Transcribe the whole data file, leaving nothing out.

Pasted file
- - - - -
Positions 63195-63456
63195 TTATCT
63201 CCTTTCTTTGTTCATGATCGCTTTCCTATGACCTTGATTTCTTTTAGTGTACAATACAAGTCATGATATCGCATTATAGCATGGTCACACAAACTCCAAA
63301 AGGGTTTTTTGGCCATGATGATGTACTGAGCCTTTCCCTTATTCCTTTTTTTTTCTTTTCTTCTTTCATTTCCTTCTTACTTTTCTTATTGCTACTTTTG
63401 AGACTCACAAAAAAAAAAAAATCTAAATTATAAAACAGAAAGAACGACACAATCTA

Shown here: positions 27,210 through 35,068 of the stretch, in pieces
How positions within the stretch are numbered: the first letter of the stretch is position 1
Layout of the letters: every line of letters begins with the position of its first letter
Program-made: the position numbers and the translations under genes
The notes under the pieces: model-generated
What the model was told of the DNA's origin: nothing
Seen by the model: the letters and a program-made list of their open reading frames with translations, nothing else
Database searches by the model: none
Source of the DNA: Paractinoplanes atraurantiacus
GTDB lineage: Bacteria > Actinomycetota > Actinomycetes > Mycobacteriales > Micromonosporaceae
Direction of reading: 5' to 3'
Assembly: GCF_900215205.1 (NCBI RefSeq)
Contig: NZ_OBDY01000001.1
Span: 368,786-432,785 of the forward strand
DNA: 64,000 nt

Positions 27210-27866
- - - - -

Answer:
Positions 63195-63456
63195 TTATCT
63201 CCTTTCTTTGTTCATGATCGCTTTCCTATGACCTTGATTTCTTTTAGTGTACAATACAAGTCATGATATCGCATTATAGCATGGTCACACAAACTCCAAA
63301 AGGGTTTTTTGGCCATGATGATGTACTGAGCCTTTCCCTTATTCCTTTTTTTTTCTTTTCTTCTTTCATTTCCTTCTTACTTTTCTTATTGCTACTTTTG
63401 AGACTCACAAAAAAAAAAAAATCTAAATTATAAAACAGAAAGAACGACACAATCTA

Shown here: positions 27,210 through 35,068 of the stretch, in pieces
How positions within the stretch are numbered: the first letter of the stretch is position 1
Layout of the letters: every line of letters begins with the position of its first letter
Program-made: the position numbers and the translations under genes
The notes under the pieces: model-generated
What the model was told of the DNA's origin: nothing
Seen by the model: the letters and a program-made list of their open reading frames with translations, nothing else
Database searches by the model: none
Source of the DNA: Paractinoplanes atraurantiacus
GTDB lineage: Bacteria > Actinomycetota > Actinomycetes > Mycobacteriales > Micromonosporaceae
Direction of reading: 5' to 3'
Assembly: GCF_900215205.1 (NCBI RefSeq)
Contig: NZ_OBDY01000001.1
Span: 368,786-432,785 of the forward strand
DNA: 64,000 nt

Positions 27210-27866